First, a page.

Another glorious sunny day, with a slightly shorter distance to cover – 14km (8-9 miles).
As we left the village, we were intrigued by the donkey park – local bedouin school children use the animals to get to the village, and then tie them up in the field until it’s home time (click on the thumbnail below to see a larger image).
To start with, the terrain was much the same as yesterday’s, but it started to get stonier as the day wore on. We stopped in one of the villages to stock up on provisions for a picnic lunch (and drink the inevitable cup of sweet black mint tea).
The picnic lunch was served on a hillside overlooking a bedouin summer camp, where the sheep and goats were enjoying lunch too. I can thoroughly recommend flat breads for picnics – this versatile food can be torn into pieces, used to scoop up humus, dip in olive oil and zaatar, made into improvised sandwiches with sweetcorn, pickled cucumbers, and halal spam (?!) … and then you simply eat the washing up. Delicious.
The after lunch section of the walk turned out to be the toughest so far, uphill over rocky terrain with some mildly exposed sections. Our guides set an unnecessarily fast pace, which proved a challenge for some members of the party, only to arrive in Kufr Malek ahead of schedule. We were invited into a family house and given sweet tea to kill time (and rest our aching feet) before our luggage arrived and we moved on to our homestays for the night – men and women separately. The published schedule for the evening had included:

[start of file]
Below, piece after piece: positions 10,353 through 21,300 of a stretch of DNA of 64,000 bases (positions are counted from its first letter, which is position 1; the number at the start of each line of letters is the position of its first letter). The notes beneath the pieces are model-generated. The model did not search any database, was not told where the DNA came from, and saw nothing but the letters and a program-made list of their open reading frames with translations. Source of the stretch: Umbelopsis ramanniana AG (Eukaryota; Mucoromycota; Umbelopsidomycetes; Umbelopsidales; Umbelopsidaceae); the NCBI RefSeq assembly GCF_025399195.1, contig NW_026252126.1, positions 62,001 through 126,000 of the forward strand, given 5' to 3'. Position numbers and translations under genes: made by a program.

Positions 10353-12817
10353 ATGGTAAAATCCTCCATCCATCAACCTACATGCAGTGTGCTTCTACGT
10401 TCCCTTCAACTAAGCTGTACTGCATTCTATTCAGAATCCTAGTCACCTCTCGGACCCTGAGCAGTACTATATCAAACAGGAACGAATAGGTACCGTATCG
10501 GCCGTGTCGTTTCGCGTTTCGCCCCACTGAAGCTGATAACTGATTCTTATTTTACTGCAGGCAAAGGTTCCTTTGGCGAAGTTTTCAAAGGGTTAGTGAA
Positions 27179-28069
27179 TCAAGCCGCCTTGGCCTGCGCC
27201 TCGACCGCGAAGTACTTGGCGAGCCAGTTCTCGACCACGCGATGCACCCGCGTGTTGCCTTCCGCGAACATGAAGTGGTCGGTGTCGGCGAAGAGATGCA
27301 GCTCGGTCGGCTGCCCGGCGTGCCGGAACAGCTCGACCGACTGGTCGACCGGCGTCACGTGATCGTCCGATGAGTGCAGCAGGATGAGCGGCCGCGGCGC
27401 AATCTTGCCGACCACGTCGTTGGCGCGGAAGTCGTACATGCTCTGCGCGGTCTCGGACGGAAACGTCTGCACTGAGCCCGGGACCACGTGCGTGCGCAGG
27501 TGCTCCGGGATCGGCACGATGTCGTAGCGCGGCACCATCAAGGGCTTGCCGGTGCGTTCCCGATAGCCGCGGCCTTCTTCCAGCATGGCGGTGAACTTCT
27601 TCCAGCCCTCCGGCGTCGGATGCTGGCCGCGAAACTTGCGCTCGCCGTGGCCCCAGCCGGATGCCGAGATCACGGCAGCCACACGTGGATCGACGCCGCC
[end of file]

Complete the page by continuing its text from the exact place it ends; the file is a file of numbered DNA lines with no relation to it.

meet with the leaders of the local Women’s Committee
and just like yesterday, this event didn’t happen. We did however gain two extra walkers – David, a young journalist on an exchange visit from Germany, and his partner Zara. David had interviewed Michel at Siraj about Abraham’s Path, and Michel had suggested they join us for the final morning’s walk.
The men had dinner with the host family, who had a son shot by the Israeli Army in 2008 (a case of being in the wrong place at the wrong time). We were offered two rooms to sleep in, and in recognition of our increasing knowledge of each other’s nocturnal habits, we agreed to be segregated according to our propensity to snore. After a tiring day, we were happy to turn in just after nine, especially as the small living room was full of chain smoking men gathered round a roasting hot wood burning stove. The party continued in our absence for another hour or two, and it was after midnight when the television stopped blaring and our guides went to bed.